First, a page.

Unfortunately organisations wait to people perform or over perform and then promote them, maybe give them some leadership training, and let them get on with it. What they should be doing is identifying ‘players’ with inherent leadership competences and developing those much earlier regardless of role.

    There is a false assumption that good salespeople will only respect a manager who has been successful as a salesperson themselves. People are much smarter than that.

    So do good salespeople make good sales managers……sometimes…if the competences were there in the first place.

    • Tony, thanks for the comment. I think we are saying the same thing. Performance in one job doesn’t mean there will be great performance in a different job. Whatever the job, manager or non manager, sales or another function, we have to understand the characteristics, skills, competencies, experiences, mentality, etc. necessary for high performance in the job and match the candidates against how well they fit that profile.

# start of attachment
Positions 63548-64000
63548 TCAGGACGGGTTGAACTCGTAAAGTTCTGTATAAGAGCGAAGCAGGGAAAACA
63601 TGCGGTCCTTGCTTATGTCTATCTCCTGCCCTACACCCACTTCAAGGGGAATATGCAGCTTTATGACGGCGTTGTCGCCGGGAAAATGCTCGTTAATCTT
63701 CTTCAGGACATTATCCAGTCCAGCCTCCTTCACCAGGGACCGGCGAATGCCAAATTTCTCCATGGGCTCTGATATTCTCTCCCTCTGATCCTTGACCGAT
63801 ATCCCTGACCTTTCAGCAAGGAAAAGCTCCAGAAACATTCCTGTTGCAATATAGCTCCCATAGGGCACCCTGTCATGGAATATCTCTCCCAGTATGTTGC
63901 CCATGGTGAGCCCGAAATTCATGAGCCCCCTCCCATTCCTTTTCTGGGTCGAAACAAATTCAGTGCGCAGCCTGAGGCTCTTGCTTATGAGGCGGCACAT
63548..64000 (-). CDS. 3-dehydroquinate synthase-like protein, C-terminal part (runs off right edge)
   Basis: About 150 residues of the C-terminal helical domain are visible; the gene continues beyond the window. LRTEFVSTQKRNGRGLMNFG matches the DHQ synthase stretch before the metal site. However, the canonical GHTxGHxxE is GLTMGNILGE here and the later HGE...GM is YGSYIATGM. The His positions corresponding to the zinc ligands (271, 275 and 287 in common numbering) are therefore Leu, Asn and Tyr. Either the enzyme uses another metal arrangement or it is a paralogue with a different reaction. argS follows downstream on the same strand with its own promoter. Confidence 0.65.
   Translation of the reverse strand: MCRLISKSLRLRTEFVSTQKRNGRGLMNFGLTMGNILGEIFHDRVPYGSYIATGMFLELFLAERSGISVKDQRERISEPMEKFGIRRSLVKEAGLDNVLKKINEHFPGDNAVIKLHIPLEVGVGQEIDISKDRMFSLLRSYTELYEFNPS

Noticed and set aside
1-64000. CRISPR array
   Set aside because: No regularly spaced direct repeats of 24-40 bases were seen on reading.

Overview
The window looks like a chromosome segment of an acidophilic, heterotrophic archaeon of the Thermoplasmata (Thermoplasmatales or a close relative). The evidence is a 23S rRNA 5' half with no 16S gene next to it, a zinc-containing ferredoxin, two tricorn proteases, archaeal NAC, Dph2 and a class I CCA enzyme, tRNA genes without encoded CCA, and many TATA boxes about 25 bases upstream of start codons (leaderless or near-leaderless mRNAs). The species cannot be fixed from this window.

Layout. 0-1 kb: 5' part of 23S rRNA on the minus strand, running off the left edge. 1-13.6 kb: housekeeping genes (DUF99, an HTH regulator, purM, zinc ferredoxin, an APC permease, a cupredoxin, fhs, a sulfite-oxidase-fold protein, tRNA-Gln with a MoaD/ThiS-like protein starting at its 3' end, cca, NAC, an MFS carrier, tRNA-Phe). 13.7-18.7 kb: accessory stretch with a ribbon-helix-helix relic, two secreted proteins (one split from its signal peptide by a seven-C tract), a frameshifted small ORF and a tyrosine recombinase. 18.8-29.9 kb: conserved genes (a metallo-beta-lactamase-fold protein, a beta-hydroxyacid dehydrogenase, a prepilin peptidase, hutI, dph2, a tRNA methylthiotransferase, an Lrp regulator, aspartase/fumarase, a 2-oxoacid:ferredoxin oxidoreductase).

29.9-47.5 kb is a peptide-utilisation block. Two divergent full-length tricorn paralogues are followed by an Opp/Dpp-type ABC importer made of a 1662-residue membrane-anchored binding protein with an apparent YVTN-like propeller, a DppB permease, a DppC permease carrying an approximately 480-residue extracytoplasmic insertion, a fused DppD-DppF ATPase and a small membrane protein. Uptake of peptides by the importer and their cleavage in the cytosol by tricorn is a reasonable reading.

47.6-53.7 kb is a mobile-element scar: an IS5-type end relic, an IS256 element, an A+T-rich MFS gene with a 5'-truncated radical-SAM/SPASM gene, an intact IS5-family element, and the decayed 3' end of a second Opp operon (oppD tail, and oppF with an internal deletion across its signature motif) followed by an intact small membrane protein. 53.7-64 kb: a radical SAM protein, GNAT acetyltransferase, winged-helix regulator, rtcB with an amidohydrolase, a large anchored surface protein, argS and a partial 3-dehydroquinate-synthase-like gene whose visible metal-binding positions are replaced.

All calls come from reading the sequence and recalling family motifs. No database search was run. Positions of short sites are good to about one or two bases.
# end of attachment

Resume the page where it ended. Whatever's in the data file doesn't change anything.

People want managers who will lead, coach, develop, support them, and help them achieve their goals. They really don’t care if they are the sales superstar. Recently, I was involved in moving an individual who had little formal sales experience into a VP of Sales job for a company. He has become one of the best sales managers I have ever seen. He has developed the organization and the people better than all his predecessors. And by the way, their pipeline is better than it has ever been in the company’s history.

      Thansk for your continued contributions. They are great!.

  3. David,

    I’ve written on this subject as well. Like you said, the real issue is what character traits make the best sales manager. If you figure that out, let me know.

    Russell Volz

    • Russell: Thanks for your comment. Actually, it is very easy to figure out the traits of a great sales manager. Naturally, it varies based on company, etc. Rather than leave a long comment, I’ll write about it later. However, a great process to look at in starting to figure this out is Brad Smart’s TopGrading.

      Thanks for the comment. I’ll be writing about this soon. Regards, Dave